Strong results in power and aviation boosted General Electric’s second-quarter results, despite an economy characterized by volatility and slow growth, the company said Friday.
Net income was $2.7 billion, compared with a loss of $1.4 billion in the year-ago period. Revenues rose 14.6% to $33.5 billion. Performance among GE’s industrial divisions varied, with oil and gas experiencing big declines in revenues and operating profit due to the rout in oil prices.
Those declines were offset by gains in some other GE divisions, such as aviation and power. GE’s earnings are heavily dependent on the industrial economy after it divested some $180 billion in financial assets over the last year to shed a government classification as a “too big to fail” institution.
“The diversity and scale of our portfolio enabled the company to perform well despite a volatile and slow growth economy,” said chief executive Jeff Immelt. “We expect strong organic growth in the second half of the year and reaffirm our 2016 operating framework.”
Copyright Agence France-Presse, 2016
Honeywell Cuts 2016 Forecast in Bow to Weaker Global Economy
Honeywell International Inc. cut its 2016 sales forecast amid sluggish global growth and lower demand for energy-related products and services.
Revenue is expected to end up between $40 billion and $40.6 billion this year, a reduction of $300 million for each figure from the previous forecast, the maker of gas processing equipment and cockpit controls said in a statement. Sales fell 2% in the second quarter after adjusting for the effects of recent acquisitions and currency shifts.
Honeywell is contending with a lackluster global economy and a plunge in the price of oil, which has weakened demand for some of the products the company sells to the oil and gas industry. The International Monetary Fund this week scrapped its forecast for a pickup in global growth this year, citing the U.K.’s vote to leave the European Union.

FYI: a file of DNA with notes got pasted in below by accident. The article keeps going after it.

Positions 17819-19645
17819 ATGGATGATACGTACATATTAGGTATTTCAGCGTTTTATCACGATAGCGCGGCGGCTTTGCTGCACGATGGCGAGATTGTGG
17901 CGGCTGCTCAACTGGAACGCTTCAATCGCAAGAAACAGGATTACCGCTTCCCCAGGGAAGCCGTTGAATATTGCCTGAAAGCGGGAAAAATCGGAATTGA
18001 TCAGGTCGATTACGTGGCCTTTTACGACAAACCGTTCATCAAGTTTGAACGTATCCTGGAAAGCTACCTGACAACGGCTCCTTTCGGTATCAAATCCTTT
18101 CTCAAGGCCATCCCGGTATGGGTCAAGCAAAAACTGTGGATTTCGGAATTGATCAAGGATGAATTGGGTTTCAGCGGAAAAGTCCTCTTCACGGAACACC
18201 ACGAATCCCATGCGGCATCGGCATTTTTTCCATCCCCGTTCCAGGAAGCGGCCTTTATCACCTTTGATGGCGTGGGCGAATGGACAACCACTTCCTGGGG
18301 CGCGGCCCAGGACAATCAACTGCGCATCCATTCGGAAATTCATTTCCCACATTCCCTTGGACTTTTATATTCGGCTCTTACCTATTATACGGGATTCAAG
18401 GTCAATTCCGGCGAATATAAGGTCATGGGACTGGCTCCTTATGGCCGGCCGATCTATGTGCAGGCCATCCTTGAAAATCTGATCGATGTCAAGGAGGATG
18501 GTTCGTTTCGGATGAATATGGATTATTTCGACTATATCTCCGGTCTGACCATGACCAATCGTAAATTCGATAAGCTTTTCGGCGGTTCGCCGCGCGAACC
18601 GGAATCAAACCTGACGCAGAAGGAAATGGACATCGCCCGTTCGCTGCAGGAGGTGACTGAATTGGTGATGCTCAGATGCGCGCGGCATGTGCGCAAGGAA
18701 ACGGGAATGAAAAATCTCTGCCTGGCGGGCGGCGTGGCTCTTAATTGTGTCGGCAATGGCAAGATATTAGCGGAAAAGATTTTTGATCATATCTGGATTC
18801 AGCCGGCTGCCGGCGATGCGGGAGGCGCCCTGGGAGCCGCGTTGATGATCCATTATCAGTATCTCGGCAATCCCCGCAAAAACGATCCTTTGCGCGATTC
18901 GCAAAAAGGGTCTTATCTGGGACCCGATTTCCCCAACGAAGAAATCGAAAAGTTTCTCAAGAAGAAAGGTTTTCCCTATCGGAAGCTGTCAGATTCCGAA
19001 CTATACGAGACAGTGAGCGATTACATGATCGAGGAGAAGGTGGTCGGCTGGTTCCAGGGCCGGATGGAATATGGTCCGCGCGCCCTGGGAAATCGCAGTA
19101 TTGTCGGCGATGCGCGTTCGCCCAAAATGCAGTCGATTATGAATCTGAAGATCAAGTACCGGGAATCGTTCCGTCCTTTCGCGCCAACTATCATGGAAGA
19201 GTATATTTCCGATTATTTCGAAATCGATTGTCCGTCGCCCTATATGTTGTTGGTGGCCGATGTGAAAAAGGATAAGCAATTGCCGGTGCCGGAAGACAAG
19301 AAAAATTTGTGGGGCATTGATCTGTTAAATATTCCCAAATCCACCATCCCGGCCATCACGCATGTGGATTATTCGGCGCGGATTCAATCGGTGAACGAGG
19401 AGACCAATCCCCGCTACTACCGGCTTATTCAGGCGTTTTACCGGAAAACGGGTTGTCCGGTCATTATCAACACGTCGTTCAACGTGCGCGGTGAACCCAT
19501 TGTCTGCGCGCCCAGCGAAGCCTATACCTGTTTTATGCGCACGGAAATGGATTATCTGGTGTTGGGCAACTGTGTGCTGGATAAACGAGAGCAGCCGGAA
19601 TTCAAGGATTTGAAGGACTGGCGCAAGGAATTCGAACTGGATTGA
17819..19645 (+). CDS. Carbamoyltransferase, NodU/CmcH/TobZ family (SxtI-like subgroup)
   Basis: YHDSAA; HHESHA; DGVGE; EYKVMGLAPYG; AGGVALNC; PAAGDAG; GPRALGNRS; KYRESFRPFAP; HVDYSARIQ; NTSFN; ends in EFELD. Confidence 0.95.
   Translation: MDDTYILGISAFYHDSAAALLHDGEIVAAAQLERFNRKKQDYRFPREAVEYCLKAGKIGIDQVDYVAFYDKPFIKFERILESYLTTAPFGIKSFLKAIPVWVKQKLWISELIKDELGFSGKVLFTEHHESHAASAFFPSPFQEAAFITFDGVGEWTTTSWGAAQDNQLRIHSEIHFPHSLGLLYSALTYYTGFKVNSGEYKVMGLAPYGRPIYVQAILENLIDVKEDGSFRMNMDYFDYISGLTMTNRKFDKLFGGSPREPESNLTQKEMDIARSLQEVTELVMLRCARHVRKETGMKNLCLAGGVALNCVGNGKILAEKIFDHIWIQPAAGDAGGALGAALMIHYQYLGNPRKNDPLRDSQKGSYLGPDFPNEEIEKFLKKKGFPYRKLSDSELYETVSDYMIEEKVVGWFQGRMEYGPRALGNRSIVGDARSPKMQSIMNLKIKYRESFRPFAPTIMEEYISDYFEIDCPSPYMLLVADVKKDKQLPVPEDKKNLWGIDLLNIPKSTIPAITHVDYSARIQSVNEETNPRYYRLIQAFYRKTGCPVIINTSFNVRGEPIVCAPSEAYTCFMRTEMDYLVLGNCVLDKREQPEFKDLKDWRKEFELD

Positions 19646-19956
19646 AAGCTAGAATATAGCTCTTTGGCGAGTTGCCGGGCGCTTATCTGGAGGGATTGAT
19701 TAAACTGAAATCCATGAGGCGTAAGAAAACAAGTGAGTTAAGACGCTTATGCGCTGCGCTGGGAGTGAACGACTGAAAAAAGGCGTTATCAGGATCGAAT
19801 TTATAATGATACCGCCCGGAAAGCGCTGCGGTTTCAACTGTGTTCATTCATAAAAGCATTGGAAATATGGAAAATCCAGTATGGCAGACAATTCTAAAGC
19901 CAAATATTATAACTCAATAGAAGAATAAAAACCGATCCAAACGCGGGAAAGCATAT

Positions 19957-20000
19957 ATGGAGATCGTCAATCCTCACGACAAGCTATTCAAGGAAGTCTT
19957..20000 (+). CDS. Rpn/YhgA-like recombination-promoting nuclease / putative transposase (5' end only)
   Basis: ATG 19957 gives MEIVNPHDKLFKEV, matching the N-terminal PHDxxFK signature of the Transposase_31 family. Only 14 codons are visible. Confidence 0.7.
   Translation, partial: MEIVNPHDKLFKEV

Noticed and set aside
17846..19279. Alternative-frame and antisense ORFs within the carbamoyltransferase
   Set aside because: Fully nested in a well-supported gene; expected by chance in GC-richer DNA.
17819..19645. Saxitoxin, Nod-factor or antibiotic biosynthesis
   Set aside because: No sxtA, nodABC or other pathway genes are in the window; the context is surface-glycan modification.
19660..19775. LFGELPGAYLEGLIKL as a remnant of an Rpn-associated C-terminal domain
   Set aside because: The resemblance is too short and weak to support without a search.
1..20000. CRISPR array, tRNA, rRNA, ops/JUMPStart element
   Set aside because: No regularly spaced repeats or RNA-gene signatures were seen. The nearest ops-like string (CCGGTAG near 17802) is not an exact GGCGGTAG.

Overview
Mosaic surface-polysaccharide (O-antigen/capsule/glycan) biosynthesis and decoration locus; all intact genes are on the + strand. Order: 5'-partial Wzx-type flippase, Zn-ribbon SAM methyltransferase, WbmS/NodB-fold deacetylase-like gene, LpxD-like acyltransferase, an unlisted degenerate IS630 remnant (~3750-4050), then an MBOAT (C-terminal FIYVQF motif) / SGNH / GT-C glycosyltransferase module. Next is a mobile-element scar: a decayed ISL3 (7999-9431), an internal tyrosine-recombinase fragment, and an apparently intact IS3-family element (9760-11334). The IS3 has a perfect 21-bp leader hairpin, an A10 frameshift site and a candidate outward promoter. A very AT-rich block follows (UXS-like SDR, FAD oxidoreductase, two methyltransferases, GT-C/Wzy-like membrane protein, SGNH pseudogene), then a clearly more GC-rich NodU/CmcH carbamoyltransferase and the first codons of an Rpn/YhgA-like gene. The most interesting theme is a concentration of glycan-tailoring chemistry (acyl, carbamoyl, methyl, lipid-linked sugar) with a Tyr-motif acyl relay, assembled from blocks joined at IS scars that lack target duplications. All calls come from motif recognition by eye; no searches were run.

CEO Dave Cote is using acquisitions to help juice sales. He paid $6 billion to buy companies last year and is adding more this year, such as the $1.5 billion purchase of warehouse-automation equipment maker Intelligrated.
By Thomas Black, Bloomberg
Philips Lighting Quarterly Profit Jumps on Soaring LED Sales
Philips Lighting NV said second-quarter profit rose 16% as the world’s largest lighting manufacturer boosted sales of products based on more energy-efficient light-emitting diodes.
Adjusted earnings before interest, taxes and amortization increased to 161 million euros ($178 million), the company said in its debut earnings statement on Friday. Sales declined 6.2% to 1.73 billion euros, short of the 1.83 billion euros estimated by analysts surveyed by Bloomberg.
“We see the second quarter as a quarter of continued improvement,” CEO Eric Rondolat said in an interview with Bloomberg TV. “First at cash flow level, but also at operating margin level where we’re posting our seventh consecutive quarter of year-on-year improvement.”
The earnings are the first for Philips Lighting as a standalone company after it was spun out of Royal Philips NV, the parent company that’s shifting its focus to health care. The listing of shares came as consumers increasingly replace traditional bulbs with more energy-efficient and longer-lasting LEDs. During the transition, Philips Lighting is facing increasing competition from Asian producers of the technology as well as a drop in prices.
By Elco van Groningen, Bloomberg
ABB Profit Beats Estimates as Cost Cutting Delivers Benefit